Fear is an ancient emotion. It is an emotion that has served and continues to protect humans by causing them to sense when they are being threatened. In prehistoric times, that meant being chased by lions, tigers, dinosaurs, and other humans out to do them harm.
As a species, we have advanced from being chased by animals. However, the emotion of fear remains strong. Contemporary definitions describe fear as: an unpleasant feeling triggered by the perception of danger, real or imagined.
The keyword I want to point out is “perception.” And far too many humans live fear and anxiety-ridden lives unnecessarily. The truth is that many fears are based on things imagined and not real.
Aristotle’s Thoughts About Fear
The Ancient Greeks had many ideas and explanations for the origins, mechanisms, and outcomes of fear and its close relative, anxiety. In fact, according to an article I recently came across, Aristotle felt that fear was the opposite of confidence.
To him, the world was reducible to pairs of opposites (hot and cold, wet and dry). It was also from his school of thought that we associate great men as those who suffer through fear and anxiety.
Great men and women are the ones who overcome fear’s effects. The cure for fear was to act in virtuous ways, including being courageous. The article went on to say that, “Aristotle did not advocate the pursuit of ‘fearlessness.’ To be fearless was a sign of true imbalance of the opposite life pairs discussed earlier. It was considered crazy to not fear the gods and the all-consuming influence they had on the environment.”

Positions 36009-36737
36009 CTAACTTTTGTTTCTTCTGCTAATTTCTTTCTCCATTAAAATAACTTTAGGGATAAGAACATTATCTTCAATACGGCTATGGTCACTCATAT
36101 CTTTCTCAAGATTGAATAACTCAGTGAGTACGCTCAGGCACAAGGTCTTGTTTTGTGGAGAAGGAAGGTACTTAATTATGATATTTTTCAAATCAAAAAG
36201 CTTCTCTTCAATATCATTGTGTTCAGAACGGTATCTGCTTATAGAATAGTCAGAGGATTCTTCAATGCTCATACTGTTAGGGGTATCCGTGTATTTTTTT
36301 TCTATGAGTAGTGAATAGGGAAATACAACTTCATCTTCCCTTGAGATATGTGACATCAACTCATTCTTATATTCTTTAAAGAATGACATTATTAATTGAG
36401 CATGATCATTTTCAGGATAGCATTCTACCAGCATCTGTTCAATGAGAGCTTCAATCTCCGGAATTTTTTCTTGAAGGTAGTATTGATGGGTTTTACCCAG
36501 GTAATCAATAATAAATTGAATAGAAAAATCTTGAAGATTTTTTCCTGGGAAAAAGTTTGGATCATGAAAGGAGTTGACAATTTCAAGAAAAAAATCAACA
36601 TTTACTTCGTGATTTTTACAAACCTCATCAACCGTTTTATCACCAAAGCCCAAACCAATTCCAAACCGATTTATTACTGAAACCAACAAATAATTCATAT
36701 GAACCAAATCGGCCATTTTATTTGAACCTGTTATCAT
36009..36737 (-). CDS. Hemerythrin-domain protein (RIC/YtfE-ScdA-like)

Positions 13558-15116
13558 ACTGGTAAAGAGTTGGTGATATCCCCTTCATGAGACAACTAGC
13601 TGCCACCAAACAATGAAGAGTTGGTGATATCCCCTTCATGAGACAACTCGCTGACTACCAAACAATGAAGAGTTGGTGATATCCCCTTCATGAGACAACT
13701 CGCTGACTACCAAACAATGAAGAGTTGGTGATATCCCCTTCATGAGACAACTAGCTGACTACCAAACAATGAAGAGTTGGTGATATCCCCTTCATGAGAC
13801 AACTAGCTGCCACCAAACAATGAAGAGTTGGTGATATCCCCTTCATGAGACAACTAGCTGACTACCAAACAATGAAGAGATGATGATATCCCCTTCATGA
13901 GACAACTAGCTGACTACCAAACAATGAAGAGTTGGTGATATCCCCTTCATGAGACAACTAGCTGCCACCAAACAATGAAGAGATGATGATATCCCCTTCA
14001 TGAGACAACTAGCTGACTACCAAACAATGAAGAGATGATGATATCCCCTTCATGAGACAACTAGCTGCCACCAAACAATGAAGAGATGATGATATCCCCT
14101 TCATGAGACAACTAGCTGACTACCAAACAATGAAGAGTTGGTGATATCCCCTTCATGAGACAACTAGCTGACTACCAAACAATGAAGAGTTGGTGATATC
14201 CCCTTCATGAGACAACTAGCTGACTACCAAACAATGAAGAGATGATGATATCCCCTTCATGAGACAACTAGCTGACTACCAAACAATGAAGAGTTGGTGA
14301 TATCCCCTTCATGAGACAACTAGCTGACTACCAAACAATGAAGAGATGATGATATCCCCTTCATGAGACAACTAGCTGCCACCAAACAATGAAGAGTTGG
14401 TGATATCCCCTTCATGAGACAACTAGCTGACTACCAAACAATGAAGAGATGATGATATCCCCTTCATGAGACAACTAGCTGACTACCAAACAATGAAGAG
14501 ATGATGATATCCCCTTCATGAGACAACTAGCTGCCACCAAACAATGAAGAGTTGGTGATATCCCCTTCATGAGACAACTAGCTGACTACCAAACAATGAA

Our Emotions Guide Us
Our emotions are meant to guide us, and the feelings that fear and anxiety cause within are signals that can alert us to something that might be off but might also just be imagined. The only way to find out is to stop and really think about what is causing the feeling.
I agree with a subsequent article I found on the same website mentioned above. The author states, “Fear and anxiety are both integral emotions to the human experience. They act in similar and unique ways to keep our wits about us in situations where danger or failure is either a real or untested possibility. They can also be exaggerated and taken much too far.”
We must take the time to examine what causes the emotion of fear to find out if it’s real or imagined. Most men and women know when they feel happy, joyful, sad, excited, exhilarated, angry – but not all do. If you consider what causes you to feel any specific emotion, you have taken a step on a very interesting, exciting, and enlightening journey.
I Love To Help Men And Women Learn How To Be Their Very Best
We are afraid of things that we conjure up in our imaginations. We make up stories and scenarios that frighten us and prevent us from doing things that we would very much like to do.
Unless you are in a truly life-threatening situation, the feelings of fear and anxiety provoked in day-to-day life are typically conjecture. Fear is of the present moment.
Anxiety is fear about something imagined in the future. Getting to the source of those things that cause us to feel fear and/or anxiety and shining the light of truth on those ideas, helps dissipate and dissolve things that prevent most men and women from being their best.
Let me help you shine the light of truth on false emotions that apparently feel real to you.
First published on August 28, 2020
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